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Basilica, image of Snr. Sto. Niño declared National Cultural Treasures

THE National Historical Commission of the Philippines (NHCP) 2021, led the ceremonial unveiling of the markers declaring the Basilica Minore del Sto. Niño de Cebu and the image of Snr. Sto. Niño as National Cultural Treasures on Wednesday, April 14.

Present in the event were NHCP chairperson Dr. Rene Escalante, Papal Nuncio to the Philippines Archbishop Charles Brown, Cebu Archbishop Jose Palma, Presidential Assistant to the Visayas Sec. Michael Lloyd Dino, and friars from the Order of Saint Augustine (OSA) who run the Basilica.

The declaration concurred with the 500th Anniversary of the First Baptism that took place in the country.

“As our contribution in the commemoration, the cultural agencies of our country have decided to declare the Basilica of the Sto. Niño de Cebu as a National Cultural Treasure, one of the highest recognitions the State can give to a particular built heritage,” Escalante said.

“On the part of National Historical Commission of the Philippines, we have installed three historical markers already, one for the church, which was unveiled in 1941, another one for the Magellan’s Cross which was also installed in the same year. The most recent is the marker for the Augustinian order I personally unveiled here three years ago,” Escalante said.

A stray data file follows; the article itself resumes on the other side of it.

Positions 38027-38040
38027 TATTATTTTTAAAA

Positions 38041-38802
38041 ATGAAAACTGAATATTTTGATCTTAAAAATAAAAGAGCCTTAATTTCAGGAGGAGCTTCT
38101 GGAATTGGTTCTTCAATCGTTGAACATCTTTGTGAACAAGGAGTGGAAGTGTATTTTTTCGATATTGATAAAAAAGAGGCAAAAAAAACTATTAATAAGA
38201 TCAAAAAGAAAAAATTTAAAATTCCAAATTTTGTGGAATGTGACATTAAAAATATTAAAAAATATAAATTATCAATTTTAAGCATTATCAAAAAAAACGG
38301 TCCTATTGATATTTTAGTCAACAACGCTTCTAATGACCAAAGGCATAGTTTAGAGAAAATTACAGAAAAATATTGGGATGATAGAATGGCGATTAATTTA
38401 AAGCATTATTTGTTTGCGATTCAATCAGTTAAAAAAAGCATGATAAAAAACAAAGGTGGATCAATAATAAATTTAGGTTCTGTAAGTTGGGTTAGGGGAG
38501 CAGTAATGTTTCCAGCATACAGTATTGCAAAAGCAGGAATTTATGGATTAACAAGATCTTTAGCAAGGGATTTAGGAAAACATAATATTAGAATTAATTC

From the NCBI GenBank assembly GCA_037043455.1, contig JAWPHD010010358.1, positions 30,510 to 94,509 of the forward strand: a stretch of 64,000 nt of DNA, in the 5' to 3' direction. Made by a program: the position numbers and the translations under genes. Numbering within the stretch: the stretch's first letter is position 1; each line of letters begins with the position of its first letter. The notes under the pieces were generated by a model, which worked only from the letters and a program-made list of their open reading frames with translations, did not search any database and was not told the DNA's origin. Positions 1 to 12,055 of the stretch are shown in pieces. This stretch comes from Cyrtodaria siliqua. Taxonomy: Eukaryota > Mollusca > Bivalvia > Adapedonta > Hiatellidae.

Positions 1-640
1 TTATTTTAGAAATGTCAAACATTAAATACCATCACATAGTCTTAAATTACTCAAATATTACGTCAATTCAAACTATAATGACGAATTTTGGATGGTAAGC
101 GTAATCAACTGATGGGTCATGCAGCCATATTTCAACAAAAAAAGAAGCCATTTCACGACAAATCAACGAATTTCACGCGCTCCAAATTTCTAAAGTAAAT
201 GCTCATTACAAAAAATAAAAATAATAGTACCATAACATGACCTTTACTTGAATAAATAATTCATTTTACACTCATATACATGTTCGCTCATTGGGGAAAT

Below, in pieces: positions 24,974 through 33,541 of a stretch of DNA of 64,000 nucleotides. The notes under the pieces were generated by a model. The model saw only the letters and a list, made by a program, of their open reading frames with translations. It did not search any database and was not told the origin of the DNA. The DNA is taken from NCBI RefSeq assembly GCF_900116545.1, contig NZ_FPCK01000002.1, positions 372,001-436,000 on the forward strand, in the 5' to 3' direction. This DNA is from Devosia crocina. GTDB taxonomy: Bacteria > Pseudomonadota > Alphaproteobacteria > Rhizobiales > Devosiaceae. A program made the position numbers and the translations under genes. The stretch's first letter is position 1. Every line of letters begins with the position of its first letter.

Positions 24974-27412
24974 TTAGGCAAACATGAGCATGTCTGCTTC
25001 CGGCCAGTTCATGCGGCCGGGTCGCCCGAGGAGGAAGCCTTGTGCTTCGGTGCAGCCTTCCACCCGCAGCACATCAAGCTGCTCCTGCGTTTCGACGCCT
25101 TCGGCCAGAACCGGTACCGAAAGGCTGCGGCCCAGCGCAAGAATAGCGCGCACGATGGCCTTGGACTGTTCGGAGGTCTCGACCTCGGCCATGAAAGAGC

Escalante added that the Basilica Minore is also a declared National Historical Landmark in 1973, the same status as that of the Barasoain Church in Malolos, Bulacan where the Philippine Republic, the first democracy in Asia, was born in 1899.

Escalante also said the new recognition granted to the Basilica adds more value to the heritage site as these declarations allow the cultural agencies to appropriate funds for its conservation without violating the constitutional provision on the separation of Church and State.

The image of Senyor Sto. Niño is the oldest religious artifact in the country, being was one of the gifts Portuguese explorer Ferdinand Magellan gave to Hara Humamay when she was baptized as Queen Juana.

More than 40 years after Magellan’s arrival and his death, the statue of the Holy Child was discovered by Miguel Lopez de Legaspi’s soldier inside a burning hut.

It is believed that the site of the Basilica, which houses the Sto. Niño is the same spot where the image of the Child Jesus was found during Legaspi’s expedition.